not remote, of a railway port being required in that quarter; and the
Resident in tlie Persian Gulf Historically used by the British to refer to the sea area between the Arabian Peninsula and Iran. Often referred to as The Gulf or the Arabian Gulf. also dwelt on the need of a revision of the
Persian Gulf Historically used by the British to refer to the sea area between the Arabian Peninsula and Iran. Often referred to as The Gulf or the Arabian Gulf. charts in certain places. The upshot was that Mr. Girdle-
stone, formerly a midshipman in the Indian Navy, was deputed to the
Resumption
of survey
work, 1871.

About this item

Content

Theses two volumes make up Volume I, Part IA and Part IB (Historical) (pages i-778 and 779-1624) of the Gazetteer of the Persian Gulf Historically used by the British to refer to the sea area between the Arabian Peninsula and Iran. Often referred to as The Gulf or the Arabian Gulf. , ’Omān and Central Arabia (Government of India: 1915), compiled by John Gordon Lorimer and completed for press by Captain L Birdwood.

Part 1A contains an 'Introduction' (pages i-iii) written by Birdwood in Simla, dated 10 October 1914. There is also a 'Table of Chapters, Annexures, Appendices and Genealogical Tables' (page v-viii) and 'Detailed Table of Contents' (pages ix-cxxx), both of which cover all volumes and parts of the Gazetteer .

Parts IA and IB consist of nine chapters:

Extent and format
2 volumes (1624 pages)
Arrangement

Volume I, Part I has been divided into two bound volumes (1A and 1B) for ease of binding. Part 1A contains an 'Introduction', 'Table of Chapters, Annexures, Appendices and Genealogical Trees' and 'Detailed Table of Contents'. The content is arranged into nine chapters, with accompanying annexures, that relate to specific geographic regions in the Persian Gulf Historically used by the British to refer to the sea area between the Arabian Peninsula and Iran. Often referred to as The Gulf or the Arabian Gulf. . The chapters are sub-divided into numbered periods according, for example, to the reign of a ruler or regime of a Viceroy, or are arbitrarily based on outstanding land-marks in the history of the region. Each period has been sub-divided into subject headings, each of which has been lettered. The annexures focus on a specific place or historical event. Further subject headings also appear in the right and left margins of the page. Footnotes appear occasionally at the bottom of the page to provide further details and references.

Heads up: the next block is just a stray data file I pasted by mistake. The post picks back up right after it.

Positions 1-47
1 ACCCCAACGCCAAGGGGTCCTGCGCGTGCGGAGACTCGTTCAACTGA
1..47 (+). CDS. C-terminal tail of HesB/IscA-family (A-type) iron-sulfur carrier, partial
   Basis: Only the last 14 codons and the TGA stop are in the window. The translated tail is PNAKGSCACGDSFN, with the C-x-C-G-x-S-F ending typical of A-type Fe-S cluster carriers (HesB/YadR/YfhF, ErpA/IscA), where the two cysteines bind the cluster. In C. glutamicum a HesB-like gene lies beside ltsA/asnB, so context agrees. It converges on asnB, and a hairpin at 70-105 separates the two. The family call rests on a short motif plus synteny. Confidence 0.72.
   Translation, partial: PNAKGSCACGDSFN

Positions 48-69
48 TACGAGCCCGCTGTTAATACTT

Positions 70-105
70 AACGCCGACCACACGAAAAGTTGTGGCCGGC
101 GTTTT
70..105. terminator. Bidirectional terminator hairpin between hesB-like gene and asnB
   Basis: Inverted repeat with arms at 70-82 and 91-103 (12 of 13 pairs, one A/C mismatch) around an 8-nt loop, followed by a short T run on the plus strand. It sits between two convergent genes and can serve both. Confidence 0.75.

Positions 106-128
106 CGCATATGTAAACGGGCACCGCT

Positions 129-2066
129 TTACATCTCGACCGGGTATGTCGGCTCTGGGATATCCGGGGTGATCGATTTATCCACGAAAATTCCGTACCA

Physical characteristics

Foliation: The foliation sequence is circled in pencil, in the top right corner of the recto The front of a sheet of paper or leaf, often abbreviated to 'r'. of each folio. The sequence runs through parts IA and IB as follows:

  • Volume I, Part IA: The sequence begins on the first folio with text, on number 1, and ends on the last folio with text, on number 456. Total number of folios: 456. Total number of folios including covers and flysheets: 460.
  • Volume I, Part IB: The sequence begins on the first folio with text, on number 457, and ends on the last folio with text, on number 878. It should be noted that folio 488 is followed by folio 488A. Total number of folios: 423. Total number of folios including covers and flysheets: 427.
Written in
English in Latin script
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'Gazetteer of the Persian Gulf. Vol I. Historical. Part IA & IB. J G Lorimer. 1915' [‎251] (394/1782), British Library: India Office Records and Private Papers, IOR/L/PS/20/C91/1, in Qatar Digital Library <https://www.qdl.qa/archive/81055/vdc_100023575942.0x0000c3> [accessed 17 August 2018]